Scientist from the University of Utah spent their time studying hoe scavengers in the Great Basin handle the cold weather. Instead, they found out something very surprising.
They have set up a camera and set out a carcass of a 50 pound calf to film how he scavengers behave in the cold weather. The scientists were thinking they would attract vultures or coyotes. However, they were shocked to discover what their camera had filmed.
A very industrious badger managed to bury an entire cow carcass by itself over five days, then feasted on it. After that, the badger covered the carcass completely with soil, then constructed a burrow, where it feasted on the beef for 11 straight days, according to National Geographic.
The American badger is known to store and bury food it finds, but nothing of this size.
“I was really shocked by the fact that these badgers could completely monopolize and dominate that food source,” researcher Evan Buechley told National Geographic. “This is an interesting niche, and it may be badgers are playing a more important role in the nutrient cycle than anybody knew.”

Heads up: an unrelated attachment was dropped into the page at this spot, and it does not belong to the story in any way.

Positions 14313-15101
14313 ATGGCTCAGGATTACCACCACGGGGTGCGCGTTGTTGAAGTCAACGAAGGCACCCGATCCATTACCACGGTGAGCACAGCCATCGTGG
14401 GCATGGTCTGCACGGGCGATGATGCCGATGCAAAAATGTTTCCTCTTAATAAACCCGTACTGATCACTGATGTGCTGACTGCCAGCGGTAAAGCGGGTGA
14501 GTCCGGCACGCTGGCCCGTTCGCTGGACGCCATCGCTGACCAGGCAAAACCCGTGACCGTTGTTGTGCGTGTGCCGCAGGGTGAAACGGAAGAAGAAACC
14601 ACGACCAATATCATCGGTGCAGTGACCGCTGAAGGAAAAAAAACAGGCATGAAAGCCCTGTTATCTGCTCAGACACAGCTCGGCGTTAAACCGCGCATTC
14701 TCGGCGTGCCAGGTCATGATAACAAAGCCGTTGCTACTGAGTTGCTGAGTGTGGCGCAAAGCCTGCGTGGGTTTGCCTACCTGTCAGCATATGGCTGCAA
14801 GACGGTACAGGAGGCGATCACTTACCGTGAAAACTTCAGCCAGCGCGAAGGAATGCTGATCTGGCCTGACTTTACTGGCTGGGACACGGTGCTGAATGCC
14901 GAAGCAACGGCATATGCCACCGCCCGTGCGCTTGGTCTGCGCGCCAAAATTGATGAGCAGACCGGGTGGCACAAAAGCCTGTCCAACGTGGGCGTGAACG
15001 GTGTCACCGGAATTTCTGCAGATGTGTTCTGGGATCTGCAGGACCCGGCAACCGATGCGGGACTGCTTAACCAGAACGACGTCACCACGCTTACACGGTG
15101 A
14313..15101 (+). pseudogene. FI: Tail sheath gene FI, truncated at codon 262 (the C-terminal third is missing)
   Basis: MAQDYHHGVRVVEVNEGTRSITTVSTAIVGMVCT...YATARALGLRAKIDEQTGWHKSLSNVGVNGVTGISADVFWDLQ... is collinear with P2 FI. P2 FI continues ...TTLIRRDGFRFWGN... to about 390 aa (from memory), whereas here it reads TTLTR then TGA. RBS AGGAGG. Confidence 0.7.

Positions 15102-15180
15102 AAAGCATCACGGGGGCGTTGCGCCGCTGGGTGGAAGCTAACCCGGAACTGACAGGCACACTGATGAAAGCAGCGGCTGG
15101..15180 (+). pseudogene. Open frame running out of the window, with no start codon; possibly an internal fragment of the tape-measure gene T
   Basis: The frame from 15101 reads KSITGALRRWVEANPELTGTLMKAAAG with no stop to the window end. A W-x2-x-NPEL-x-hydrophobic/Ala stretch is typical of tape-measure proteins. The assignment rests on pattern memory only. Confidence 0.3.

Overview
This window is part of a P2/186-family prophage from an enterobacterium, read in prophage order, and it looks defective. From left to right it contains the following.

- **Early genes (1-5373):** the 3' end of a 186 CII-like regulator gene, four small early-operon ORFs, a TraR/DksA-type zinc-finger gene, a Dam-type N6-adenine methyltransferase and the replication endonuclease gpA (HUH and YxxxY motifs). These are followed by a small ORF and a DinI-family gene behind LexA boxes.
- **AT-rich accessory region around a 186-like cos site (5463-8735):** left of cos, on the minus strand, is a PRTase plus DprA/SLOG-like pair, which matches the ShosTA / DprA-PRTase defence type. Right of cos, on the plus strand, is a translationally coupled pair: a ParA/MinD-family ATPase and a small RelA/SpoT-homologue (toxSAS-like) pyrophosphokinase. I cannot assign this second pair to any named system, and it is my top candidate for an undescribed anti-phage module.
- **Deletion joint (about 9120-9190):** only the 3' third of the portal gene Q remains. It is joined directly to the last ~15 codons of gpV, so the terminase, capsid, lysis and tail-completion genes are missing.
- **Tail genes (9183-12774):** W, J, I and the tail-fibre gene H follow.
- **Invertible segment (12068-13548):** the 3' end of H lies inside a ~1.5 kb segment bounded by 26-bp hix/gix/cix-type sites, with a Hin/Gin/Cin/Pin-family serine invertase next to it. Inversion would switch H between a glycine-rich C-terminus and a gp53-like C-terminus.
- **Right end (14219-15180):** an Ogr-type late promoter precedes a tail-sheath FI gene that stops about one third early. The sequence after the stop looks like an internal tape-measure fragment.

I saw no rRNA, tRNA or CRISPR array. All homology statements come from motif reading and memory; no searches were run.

“We know a lot about badgers morphologically and genetically, but behaviorally there’s a lot of blank spaces that need to be filled,” says senior Ethan Frehner, first author on the paper documenting the badger behavior. “This is a substantial behavior that wasn’t at all known about.”
The work was funded by a National Science Foundation Graduate Research Fellowship to doctoral candidate Evan Buechley.